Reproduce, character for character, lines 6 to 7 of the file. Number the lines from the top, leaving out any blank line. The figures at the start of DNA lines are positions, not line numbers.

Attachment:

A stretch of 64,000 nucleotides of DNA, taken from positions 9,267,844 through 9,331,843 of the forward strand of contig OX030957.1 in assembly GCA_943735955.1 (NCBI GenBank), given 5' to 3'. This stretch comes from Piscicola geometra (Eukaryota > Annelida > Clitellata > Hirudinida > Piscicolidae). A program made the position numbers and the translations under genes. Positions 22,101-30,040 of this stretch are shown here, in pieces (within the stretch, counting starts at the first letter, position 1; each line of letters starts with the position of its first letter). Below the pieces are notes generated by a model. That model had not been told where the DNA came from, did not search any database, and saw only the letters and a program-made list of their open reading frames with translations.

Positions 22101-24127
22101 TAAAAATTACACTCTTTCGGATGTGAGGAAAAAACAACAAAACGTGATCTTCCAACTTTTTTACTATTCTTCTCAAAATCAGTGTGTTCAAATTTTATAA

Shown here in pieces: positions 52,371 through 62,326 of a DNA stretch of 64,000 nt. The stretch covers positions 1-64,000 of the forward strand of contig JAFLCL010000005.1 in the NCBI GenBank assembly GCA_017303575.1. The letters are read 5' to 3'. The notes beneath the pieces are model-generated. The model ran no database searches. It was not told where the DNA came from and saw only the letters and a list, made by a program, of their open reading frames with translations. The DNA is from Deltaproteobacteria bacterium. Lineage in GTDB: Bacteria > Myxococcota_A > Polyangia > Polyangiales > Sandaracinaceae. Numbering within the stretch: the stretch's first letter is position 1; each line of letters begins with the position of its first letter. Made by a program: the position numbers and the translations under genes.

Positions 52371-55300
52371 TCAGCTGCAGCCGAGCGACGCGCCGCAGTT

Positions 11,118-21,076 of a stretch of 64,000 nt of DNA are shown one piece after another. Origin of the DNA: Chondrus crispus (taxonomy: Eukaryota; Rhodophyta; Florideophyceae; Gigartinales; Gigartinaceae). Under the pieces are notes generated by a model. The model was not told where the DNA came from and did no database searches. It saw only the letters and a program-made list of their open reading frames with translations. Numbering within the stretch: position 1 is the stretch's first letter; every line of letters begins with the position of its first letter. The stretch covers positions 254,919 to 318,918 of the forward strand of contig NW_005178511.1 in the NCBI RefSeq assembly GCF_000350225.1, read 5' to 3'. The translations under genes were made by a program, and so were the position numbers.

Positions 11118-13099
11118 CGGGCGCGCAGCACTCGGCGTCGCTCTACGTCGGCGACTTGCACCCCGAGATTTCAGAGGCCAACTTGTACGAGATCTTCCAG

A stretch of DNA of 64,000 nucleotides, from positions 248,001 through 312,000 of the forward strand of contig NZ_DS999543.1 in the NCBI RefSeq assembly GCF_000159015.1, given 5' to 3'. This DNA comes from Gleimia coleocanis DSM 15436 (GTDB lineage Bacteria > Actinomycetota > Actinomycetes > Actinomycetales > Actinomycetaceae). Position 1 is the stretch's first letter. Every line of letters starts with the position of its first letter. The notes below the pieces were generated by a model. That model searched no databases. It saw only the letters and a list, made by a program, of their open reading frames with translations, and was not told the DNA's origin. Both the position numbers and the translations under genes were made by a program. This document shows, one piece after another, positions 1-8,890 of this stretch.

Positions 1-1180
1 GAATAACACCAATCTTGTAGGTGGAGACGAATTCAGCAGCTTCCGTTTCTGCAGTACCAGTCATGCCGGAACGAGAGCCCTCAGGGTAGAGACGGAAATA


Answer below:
52371 TCAGCTGCAGCCGAGCGACGCGCCGCAGTT

Positions 11,118-21,076 of a stretch of 64,000 nt of DNA are shown one piece after another. Origin of the DNA: Chondrus crispus (taxonomy: Eukaryota; Rhodophyta; Florideophyceae; Gigartinales; Gigartinaceae). Under the pieces are notes generated by a model. The model was not told where the DNA came from and did no database searches. It saw only the letters and a program-made list of their open reading frames with translations. Numbering within the stretch: position 1 is the stretch's first letter; every line of letters begins with the position of its first letter. The stretch covers positions 254,919 to 318,918 of the forward strand of contig NW_005178511.1 in the NCBI RefSeq assembly GCF_000350225.1, read 5' to 3'. The translations under genes were made by a program, and so were the position numbers.